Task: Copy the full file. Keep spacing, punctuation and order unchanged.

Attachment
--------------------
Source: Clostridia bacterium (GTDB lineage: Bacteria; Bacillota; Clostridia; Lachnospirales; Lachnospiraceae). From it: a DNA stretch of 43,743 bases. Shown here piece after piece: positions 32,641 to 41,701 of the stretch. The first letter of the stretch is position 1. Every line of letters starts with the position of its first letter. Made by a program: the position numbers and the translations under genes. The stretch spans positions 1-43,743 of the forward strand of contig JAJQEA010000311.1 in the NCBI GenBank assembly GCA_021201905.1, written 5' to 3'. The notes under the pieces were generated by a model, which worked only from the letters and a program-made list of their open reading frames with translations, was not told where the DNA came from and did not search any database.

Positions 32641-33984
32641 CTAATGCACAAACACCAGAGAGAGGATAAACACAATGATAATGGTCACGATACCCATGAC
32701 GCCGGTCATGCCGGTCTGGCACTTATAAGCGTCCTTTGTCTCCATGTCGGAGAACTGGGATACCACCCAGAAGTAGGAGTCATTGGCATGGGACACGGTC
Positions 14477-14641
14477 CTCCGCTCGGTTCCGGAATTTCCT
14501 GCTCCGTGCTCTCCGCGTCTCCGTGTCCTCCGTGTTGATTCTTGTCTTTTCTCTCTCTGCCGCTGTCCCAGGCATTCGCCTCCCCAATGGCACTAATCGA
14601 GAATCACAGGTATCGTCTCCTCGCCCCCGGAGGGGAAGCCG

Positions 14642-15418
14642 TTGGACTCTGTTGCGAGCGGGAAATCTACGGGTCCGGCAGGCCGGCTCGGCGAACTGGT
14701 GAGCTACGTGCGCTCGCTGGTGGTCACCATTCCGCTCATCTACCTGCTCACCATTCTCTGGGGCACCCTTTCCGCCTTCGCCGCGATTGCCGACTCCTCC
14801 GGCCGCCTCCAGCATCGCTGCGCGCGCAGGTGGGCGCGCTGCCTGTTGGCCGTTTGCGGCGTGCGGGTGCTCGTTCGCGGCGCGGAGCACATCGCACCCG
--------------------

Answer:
Source: Clostridia bacterium (GTDB lineage: Bacteria; Bacillota; Clostridia; Lachnospirales; Lachnospiraceae). From it: a DNA stretch of 43,743 bases. Shown here piece after piece: positions 32,641 to 41,701 of the stretch. The first letter of the stretch is position 1. Every line of letters starts with the position of its first letter. Made by a program: the position numbers and the translations under genes. The stretch spans positions 1-43,743 of the forward strand of contig JAJQEA010000311.1 in the NCBI GenBank assembly GCA_021201905.1, written 5' to 3'. The notes under the pieces were generated by a model, which worked only from the letters and a program-made list of their open reading frames with translations, was not told where the DNA came from and did not search any database.

Positions 32641-33984
32641 CTAATGCACAAACACCAGAGAGAGGATAAACACAATGATAATGGTCACGATACCCATGAC
32701 GCCGGTCATGCCGGTCTGGCACTTATAAGCGTCCTTTGTCTCCATGTCGGAGAACTGGGATACCACCCAGAAGTAGGAGTCATTGGCATGGGACACGGTC
Positions 14477-14641
14477 CTCCGCTCGGTTCCGGAATTTCCT
14501 GCTCCGTGCTCTCCGCGTCTCCGTGTCCTCCGTGTTGATTCTTGTCTTTTCTCTCTCTGCCGCTGTCCCAGGCATTCGCCTCCCCAATGGCACTAATCGA
14601 GAATCACAGGTATCGTCTCCTCGCCCCCGGAGGGGAAGCCG

Positions 14642-15418
14642 TTGGACTCTGTTGCGAGCGGGAAATCTACGGGTCCGGCAGGCCGGCTCGGCGAACTGGT
14701 GAGCTACGTGCGCTCGCTGGTGGTCACCATTCCGCTCATCTACCTGCTCACCATTCTCTGGGGCACCCTTTCCGCCTTCGCCGCGATTGCCGACTCCTCC
14801 GGCCGCCTCCAGCATCGCTGCGCGCGCAGGTGGGCGCGCTGCCTGTTGGCCGTTTGCGGCGTGCGGGTGCTCGTTCGCGGCGCGGAGCACATCGCACCCG